While in Geneva recently, my husband and I decided to take a day trip outside of the city in order to see a bit more of Switzerland. I found a tour to Gruyère that mentioned not only cheese but chocolate as well! And to make things even better, the tour also included a scenic train ride. These are all some of my favorite things, so I figured we really couldn’t go wrong here.
The tour was offered through Key Tours, though I booked through Viator, which is always my go-to source for finding tours when I travel. We met at 8:00 am at the bus station in Geneva, which was only about a 10-minute walk from our hotel. Our group was prompt and we boarded our minibus to head out for Lausanne, where we picked up a few more passengers.
Lausanne is about an hour’s drive from Geneva, and we couldn’t believe that we were traveling along the same lake for the entire trip. Lake Geneva, or Lac Léman as it’s actually called, is huge! The scenery between the two cities was just lovely, and Lausanne also looked like it would be a beautiful place to visit if you have some extra time in Switzerland.
Once we had the rest of our passengers on board, we started to work our way up the hills and mountains to the region of Gruyère, where would start our day. Our tour guide, Yolanda, was fantastic. She is from Geneva, and you could tell that she loves Geneva and Switzerland and that she enjoys teaching tourists like us about her city and country. For starters, she taught us that Gruyère is actually a region of Switzerland, and if you add an “s” at the end, you get the “village” of Gruyères instead. On this tour, we got to visit both the region AND the village!
Our first stop of the day was at a chocolate factory called Maison Cailler, which has been producing chocolate since the early 1800s (and which is now part of the global Nestlé organization). Prior to arriving, Yolanda explained that the reason chocolate and cheese in Switzerland is so delicious is actually because of the milk. And the milk is delicious because the cows are all grass-fed and get to roam through the mountains (probably singing “The Hills Are Alive” while doing so. Yes, I know, different country, but still!) Also, Swiss chocolate is almost always milk chocolate, specifically because they can combine cocoa with their delicious milk to yield a superior final product. And we were going to get to sample some of their famous milk chocolate ourselves to see whether it was, in fact, superior. (Swoon!)
The Cailler factory clearly gets a bit of traffic, and they had a whole timed-ticket system to usher through tour groups. The first part of our visit was an interactive tour, which included some history about the origin of chocolate, as well as the history of the Cailler factory itself. The tour was a little silly and dramatic at times, but its interactive nature made it far more interesting than simply reading placards throughout the factory.
Once you’re through the explanatory portion of the tour, you then get to see some of the current factory operations. The day we were there, they were making little chocolate treats that were the shape of Tootsie Rolls. We got to watch the chocolate go into the machine and get turned into long logs. Next, they were cut into individual sized pieces, coated with more chocolate and nuts, and then cooled and packaged. You can watch this all happening behind glass as you walk down a long hallway. And at the end, you get to sample one of the freshly packaged treats as well!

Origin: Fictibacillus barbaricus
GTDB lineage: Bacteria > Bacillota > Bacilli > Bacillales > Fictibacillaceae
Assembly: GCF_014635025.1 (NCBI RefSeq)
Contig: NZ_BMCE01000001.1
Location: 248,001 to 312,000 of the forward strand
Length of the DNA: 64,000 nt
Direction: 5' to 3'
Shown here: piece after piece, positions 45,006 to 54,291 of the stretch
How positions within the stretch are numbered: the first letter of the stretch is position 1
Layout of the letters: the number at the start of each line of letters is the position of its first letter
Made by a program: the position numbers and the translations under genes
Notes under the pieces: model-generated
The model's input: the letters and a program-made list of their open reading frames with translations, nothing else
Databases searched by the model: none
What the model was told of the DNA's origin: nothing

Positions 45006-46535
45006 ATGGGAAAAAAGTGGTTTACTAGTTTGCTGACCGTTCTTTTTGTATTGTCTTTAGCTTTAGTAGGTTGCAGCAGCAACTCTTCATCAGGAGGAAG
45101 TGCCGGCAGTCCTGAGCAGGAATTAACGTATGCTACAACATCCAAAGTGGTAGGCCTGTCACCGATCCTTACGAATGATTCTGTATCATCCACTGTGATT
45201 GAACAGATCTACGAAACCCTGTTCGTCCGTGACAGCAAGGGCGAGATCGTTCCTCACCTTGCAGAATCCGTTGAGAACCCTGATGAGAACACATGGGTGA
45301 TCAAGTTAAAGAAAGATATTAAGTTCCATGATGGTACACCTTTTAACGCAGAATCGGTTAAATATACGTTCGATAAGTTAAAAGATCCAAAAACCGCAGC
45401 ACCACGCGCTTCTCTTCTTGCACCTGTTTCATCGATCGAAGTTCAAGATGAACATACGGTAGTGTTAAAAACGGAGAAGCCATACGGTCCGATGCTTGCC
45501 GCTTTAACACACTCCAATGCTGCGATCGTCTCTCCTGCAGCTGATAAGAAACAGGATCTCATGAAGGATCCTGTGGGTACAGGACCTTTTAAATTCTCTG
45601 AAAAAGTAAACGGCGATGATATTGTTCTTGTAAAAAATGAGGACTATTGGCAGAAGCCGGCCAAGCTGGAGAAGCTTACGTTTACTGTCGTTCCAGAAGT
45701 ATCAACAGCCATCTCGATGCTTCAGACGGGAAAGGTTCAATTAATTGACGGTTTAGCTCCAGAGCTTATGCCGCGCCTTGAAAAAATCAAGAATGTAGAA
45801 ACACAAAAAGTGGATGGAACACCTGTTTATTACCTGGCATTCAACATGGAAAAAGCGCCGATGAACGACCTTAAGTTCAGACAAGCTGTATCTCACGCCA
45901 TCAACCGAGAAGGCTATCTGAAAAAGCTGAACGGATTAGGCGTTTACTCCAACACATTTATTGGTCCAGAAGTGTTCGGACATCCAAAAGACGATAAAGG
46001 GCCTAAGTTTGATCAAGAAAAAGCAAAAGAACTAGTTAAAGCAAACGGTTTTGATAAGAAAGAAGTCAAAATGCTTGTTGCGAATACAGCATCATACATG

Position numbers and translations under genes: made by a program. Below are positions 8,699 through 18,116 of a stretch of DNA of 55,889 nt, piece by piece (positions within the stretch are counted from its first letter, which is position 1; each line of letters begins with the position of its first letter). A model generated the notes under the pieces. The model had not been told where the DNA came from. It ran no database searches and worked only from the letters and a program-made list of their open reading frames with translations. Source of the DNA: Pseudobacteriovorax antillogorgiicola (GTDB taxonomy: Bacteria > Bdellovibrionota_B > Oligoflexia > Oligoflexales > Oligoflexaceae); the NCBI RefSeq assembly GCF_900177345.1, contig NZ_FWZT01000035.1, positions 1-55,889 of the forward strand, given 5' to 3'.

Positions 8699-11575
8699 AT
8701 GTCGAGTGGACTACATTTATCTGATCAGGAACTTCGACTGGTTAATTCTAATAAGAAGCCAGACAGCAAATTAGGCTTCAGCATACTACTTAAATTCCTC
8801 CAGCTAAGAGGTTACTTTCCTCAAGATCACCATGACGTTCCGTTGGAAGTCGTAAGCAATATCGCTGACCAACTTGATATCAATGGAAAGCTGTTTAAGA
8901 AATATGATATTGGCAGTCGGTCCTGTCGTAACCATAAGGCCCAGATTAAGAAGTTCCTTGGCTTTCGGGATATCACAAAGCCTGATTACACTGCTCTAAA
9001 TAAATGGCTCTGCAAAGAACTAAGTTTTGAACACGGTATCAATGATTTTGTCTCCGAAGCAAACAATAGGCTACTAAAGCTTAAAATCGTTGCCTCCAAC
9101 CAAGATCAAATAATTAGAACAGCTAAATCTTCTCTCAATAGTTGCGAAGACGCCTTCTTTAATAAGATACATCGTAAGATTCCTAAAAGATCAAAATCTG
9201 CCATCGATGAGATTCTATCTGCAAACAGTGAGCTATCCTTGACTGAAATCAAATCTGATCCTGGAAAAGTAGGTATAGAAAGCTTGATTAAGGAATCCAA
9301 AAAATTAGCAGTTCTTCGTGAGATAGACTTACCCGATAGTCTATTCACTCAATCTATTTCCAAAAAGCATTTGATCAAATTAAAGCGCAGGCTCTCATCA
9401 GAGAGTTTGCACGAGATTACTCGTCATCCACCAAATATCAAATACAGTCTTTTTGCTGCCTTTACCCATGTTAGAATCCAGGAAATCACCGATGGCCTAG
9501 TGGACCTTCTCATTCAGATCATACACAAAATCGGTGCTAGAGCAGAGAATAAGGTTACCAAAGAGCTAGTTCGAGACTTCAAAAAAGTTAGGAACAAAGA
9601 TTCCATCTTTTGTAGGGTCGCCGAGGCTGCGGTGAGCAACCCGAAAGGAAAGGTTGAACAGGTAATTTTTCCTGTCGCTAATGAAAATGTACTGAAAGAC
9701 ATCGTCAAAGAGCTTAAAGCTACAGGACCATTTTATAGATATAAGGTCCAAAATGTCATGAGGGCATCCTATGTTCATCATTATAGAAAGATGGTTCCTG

Next, you get a piece of chocolate and are guided through how to properly taste and appreciate chocolate’s qualities, including looking at whether it has a nice glossy sheen to it and listening to the sound it makes when you break it in half. The point of this is to prepare you for the UNLIMITED tasting at the end of the tour (thank you, Jesus!)
And they’re not kidding about the unlimited part. They had about a dozen different types of chocolate to sample, and we tried them all (some more than once, you know, just to make sure we could really form an appropriate opinion). By the end of our visit, I’m fairly certain we had eaten a couple thousand calories worth of chocolate, but everyone was happy and declared that Swiss chocolate was indeed some of the best chocolate, if not THE best chocolate, any of us had ever tasted. On our way out of the factory, we also got to watch a cooking class, where they were teaching people how to make chocolate treats at home. Sadly, we didn’t have time to participate, but it looked really fun!
The next stop of the day was to visit the Maison du Gruyère cheese factory. So, anytime you get Gruyère cheese, it’s coming from the region of Gruyère in Switzerland, as they were granted AOC status in 2001, making Gruyère officially a Swiss cheese. AOC means appellation d’origine contrôlée or as it’s now called, appellation d’origine protégée, which basically just means that any product labeled as AOP or AOC is all coming from one specific region. So, when you buy Gruyère cheese, you will know that it has come from Gruyère, Switzerland and nowhere else.
At the Maison du Gruyère, we were given headsets to listen to as we wandered around the cheese factory and learned about how the cheese is made. We were also given three different pieces of their cheese to sample, each a different age: 6 months, 8 months, and 10 months. The 6-months variety is the mildest, whereas the 10-months variety was saltier and stronger. Personally, I preferred the kick of the 10-months variety myself!